Beyond Brexit: What Happens Next?

The UK has voted to leave the European Union (EU) by a majority of 51.9% to 48.1%, and UK Prime Minister David Cameron has tendered his resignation on the back of the result.1 Voter turnout was very high at around 72%.1 While a high turnout was expected to benefit the “remain” camp, the reality appears to have been different.

Global financial markets were wrong-footed by the decision — they had been rallying in the days running up to the vote, apparently anticipating that the UK would choose to remain in the EU. However, they gapped down sharply on the news, given the enormous asymmetry in which Brexit risk had been largely priced out going into the vote — polls and betting odds had gotten it wrong. On June 24, the day after the vote, markets have already recovered somewhat from their initial reactions, but are left facing much economic and political uncertainty ahead.

What happens next?

Various scenarios could unfold in the coming weeks, in terms of the direction of the UK’s political leadership, the markets’ response and ripple effects in other European countries — Spain holds its general election this weekend, and it will be interesting to see if Euroskepticism resonates.

At Invesco Fixed Income, we see the major risks in the aftermath of the vote to be surrounding growth — in the UK, the EU and globally. We believe the resulting uncertainty is likely to put a damper on investment, especially in the UK, but in the EU as well, and perhaps elsewhere, until the outcome of the complicated exit negotiations can clarify the overall trade and business landscape of the separated blocs.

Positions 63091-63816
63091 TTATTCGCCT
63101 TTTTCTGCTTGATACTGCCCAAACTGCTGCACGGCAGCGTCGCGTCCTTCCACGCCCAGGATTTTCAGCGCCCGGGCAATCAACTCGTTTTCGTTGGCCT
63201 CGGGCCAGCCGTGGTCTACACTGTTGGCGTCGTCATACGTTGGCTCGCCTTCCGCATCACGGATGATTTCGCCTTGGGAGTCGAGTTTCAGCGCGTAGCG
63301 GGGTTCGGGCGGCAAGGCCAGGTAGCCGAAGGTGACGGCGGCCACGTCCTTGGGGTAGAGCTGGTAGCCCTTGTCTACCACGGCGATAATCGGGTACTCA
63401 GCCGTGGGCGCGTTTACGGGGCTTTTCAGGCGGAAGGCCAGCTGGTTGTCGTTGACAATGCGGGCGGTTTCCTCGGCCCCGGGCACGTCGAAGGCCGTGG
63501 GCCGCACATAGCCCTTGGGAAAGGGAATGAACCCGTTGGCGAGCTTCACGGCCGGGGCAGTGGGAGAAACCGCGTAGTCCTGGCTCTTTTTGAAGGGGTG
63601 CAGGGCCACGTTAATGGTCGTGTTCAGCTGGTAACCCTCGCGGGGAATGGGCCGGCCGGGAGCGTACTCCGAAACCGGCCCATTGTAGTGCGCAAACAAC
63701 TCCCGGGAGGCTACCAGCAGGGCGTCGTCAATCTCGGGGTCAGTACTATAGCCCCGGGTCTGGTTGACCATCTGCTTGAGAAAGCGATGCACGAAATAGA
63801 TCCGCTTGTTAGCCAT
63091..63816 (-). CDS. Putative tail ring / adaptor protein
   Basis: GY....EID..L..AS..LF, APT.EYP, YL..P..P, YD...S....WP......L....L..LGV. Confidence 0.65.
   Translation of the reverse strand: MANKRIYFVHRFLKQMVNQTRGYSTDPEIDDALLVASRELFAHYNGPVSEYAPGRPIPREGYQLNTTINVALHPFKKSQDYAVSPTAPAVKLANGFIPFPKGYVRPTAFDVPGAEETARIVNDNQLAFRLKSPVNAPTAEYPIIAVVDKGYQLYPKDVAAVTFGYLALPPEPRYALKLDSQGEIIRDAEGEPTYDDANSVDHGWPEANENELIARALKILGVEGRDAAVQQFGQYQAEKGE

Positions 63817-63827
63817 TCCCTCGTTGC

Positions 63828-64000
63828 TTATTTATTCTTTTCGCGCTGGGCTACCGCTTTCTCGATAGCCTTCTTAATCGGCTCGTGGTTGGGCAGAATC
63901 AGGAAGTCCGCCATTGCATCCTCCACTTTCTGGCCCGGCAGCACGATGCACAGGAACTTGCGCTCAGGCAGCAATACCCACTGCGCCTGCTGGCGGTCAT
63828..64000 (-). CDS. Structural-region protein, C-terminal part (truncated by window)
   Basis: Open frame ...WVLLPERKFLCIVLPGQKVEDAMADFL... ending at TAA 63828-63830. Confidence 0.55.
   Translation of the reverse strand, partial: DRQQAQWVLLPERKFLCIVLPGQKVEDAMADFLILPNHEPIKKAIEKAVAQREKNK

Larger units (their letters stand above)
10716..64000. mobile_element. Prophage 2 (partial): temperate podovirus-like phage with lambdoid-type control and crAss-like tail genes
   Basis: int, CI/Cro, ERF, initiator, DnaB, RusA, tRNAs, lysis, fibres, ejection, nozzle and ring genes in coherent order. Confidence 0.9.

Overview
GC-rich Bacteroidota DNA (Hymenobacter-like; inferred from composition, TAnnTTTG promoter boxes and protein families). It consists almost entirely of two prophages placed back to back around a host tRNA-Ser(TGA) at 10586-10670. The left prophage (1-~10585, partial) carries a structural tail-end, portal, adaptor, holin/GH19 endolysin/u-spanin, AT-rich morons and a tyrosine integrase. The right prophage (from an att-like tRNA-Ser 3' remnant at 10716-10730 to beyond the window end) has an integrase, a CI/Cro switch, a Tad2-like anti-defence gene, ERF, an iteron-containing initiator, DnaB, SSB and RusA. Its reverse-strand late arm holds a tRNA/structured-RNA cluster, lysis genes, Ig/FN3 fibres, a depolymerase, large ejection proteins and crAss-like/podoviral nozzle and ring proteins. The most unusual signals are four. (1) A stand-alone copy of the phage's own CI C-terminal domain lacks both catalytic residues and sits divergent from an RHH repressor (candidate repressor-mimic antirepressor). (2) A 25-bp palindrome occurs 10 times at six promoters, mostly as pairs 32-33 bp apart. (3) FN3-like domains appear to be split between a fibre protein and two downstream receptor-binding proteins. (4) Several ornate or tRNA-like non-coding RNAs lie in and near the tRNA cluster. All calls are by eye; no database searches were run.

Political uncertainty is also likely to be heightened post-referendum, especially in the UK, but also in the EU and eurozone, and even in the United States. For the UK, the focus is already on the leadership of the Conservative Party, following Cameron’s resignation, which will be effective in October 2016. There is much talk of an early general election, not due until 2020, which would complicate EU exit discussions and other trade negotiation. However, we believe this is not a central scenario, because the House of Commons (the lower house) would have to pass a vote of no-confidence in the current government, or a two-thirds majority would have to call an early election. The Conservative Party with its parliamentary majority is in a position to prevent either outcome, and would probably prefer an internal succession process rather than a new general election. If so, the political uncertainty could be contained, and a transition in the next few months could pave the way for negotiations about the future of the UK and EU.

The new prime minister will have his or her hands full not just with the EU but also with the integrity of the UK itself. Scotland voted overwhelmingly to remain in the EU by a margin of 24%, whereas England and Wales voted to leave by 6.8% and 5.1% respectively.1 This contradiction has already prompted calls for a second Scottish independence referendum. Northern Ireland voted by an 11.5% margin to remain, also significantly more than the overall UK 2.8% margin for leave.1 Senior Northern Ireland politicians have called for a referendum on the reunification of Ireland.

The EU and eurozone will need to address the risks of copycat exit referenda in other member states as other countries within Europe potentially consider their EU membership. A potential eventual course of action is to try to “federalize,” or more closely join, the eurozone, but this would likely take a lot of time and negotiation, during which Euroskeptic countries may well wish to exit based on their own referenda. The countries that should be most closely watched on this front are Finland, Netherlands and Denmark. National elections in Spain (upcoming), France and Germany (2017–2018), as well as mayoral elections in Italy (ongoing), will also provide useful political signals.

Amid all of this uncertainty, financial market reaction, while very negative, has been more constrained than might have been expected. Credibility around central bank support may be an underpinning. Bank of England (BoE) Governor Mark Carney, for example, announced that the BoE stands ready to provide GBP250 billion of extra funds and won’t hesitate to take additional measures, if necessary. And while not a coordinated measure, the US Federal Reserve (Fed) will very likely hold rates steady in July; in fact the markets have almost completely priced out a Fed hike for the rest of this year, in our view.